By a News Reporter-Staff News Editor at Immunotherapy Weekly -- New research on Melanomas is the subject of a report. According to news reporting originating from Wuhan, People's Republic of China, by NewsRx correspondents, research stated, "The authors aimed to investigate whether nanotechnology-based delivery of antigenic peptides is feasible for efficiently inducing anti-tumor cytotoxic T lymphocyte responses through vaccination. Three different murine melanoma antigens were entrapped in lipid-coated poly(D, L-lactide-co-glycolide) nanoparticles (NPs) by the double emulsion method."
Our news editors obtained a quote from the research from the Huazhong University of Science and Technology, "The loading efficiency of hydrophilic peptides was greatly improved when lipids were introduced to formulate lipid-coated NPs. The lipid-coated NPs carrying a single peptide and/or combinations of multiple lipid-coated NPs carrying antigenic peptides were characterized in vitro and in vivo in a C57/BL6 (B6) mouse model. Both the single melanoma antigen peptide-loaded NPs and combinational delivery of lipid-coated NPs carrying different peptides could induce antigen-specific T-cell responses. However, single peptide-loaded NPs failed to significantly delay the growth of subcutaneously inoculated B16 melanoma cells in a prophylactic setting."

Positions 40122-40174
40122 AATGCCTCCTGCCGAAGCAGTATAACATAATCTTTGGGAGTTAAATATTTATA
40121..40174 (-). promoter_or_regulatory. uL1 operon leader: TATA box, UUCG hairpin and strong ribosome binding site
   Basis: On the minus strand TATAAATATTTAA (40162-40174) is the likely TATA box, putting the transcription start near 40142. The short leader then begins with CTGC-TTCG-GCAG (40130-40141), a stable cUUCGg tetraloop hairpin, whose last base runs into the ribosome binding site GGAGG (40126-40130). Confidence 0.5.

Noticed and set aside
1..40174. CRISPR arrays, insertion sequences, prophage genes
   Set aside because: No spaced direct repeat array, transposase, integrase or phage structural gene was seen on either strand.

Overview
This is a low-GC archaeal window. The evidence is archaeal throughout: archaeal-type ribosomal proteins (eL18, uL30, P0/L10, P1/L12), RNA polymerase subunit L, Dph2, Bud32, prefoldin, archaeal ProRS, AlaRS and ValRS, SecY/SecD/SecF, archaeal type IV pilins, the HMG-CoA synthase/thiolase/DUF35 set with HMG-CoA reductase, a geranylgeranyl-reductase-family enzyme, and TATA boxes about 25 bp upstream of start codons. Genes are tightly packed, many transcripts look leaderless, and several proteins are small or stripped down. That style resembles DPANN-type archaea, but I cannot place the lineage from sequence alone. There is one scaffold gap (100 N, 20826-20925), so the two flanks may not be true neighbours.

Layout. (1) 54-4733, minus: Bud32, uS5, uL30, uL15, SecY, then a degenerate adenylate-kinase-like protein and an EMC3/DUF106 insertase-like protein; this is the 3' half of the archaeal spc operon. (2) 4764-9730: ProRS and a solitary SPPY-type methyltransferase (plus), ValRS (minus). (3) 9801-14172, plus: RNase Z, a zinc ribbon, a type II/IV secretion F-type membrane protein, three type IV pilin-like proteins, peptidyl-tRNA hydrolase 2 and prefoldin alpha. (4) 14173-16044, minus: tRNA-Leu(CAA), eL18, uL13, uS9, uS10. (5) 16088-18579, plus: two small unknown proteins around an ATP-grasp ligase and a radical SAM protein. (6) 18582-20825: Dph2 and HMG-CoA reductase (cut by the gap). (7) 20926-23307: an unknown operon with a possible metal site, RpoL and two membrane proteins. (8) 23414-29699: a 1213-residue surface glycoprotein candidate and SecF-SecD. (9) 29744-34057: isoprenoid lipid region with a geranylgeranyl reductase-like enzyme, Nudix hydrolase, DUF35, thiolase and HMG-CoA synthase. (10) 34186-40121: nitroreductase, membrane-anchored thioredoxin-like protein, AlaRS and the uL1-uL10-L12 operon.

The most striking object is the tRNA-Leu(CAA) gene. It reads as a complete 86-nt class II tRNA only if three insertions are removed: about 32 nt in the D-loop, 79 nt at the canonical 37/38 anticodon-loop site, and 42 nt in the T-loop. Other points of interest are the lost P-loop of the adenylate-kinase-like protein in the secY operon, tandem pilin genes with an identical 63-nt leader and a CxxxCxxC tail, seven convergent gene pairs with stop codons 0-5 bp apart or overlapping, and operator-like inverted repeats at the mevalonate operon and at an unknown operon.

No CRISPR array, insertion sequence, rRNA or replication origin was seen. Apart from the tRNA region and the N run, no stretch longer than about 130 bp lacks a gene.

According to the news editors, the research concluded: "By contrast, the combinational delivery of lipid-coated NPs carrying different peptides significantly suppressed growth of inoculated B16 melanoma cells."
For more information on this research see: Combinational delivery of lipid-enveloped polymeric nanoparticles carrying different peptides for anti-tumor immunotherapy. Nanomedicine, 2014;9(5):635-647. Nanomedicine can be contacted at: Future Medicine Ltd, Unitec House, 3RD Floor, 2 Albert Place, Finchley Central, London, N3 1QB, England. (Elsevier - www.elsevier.com; Nanomedicine - www.elsevier.com/wps/product/cws_home/703416)
The news editors report that additional information may be obtained by contacting S.W. Tan, Huazhong University of Science & Technology, Union Hosp, Tongji Med College, Center Canc, Wuhan 430030, People's Republic of China. Additional authors for this research include T. Sasada, A. Bershteyn, K.Y. Yang, T. Ioji and Z.P. Zhang (see also Melanomas).
Keywords for this news article include: Asia, Wuhan, Peptides, Proteins, Melanomas, Amino Acids, Nanoparticle, Immunotherapy, Nanotechnology, Immunomodulation, Emerging Technologies, People's Republic of China
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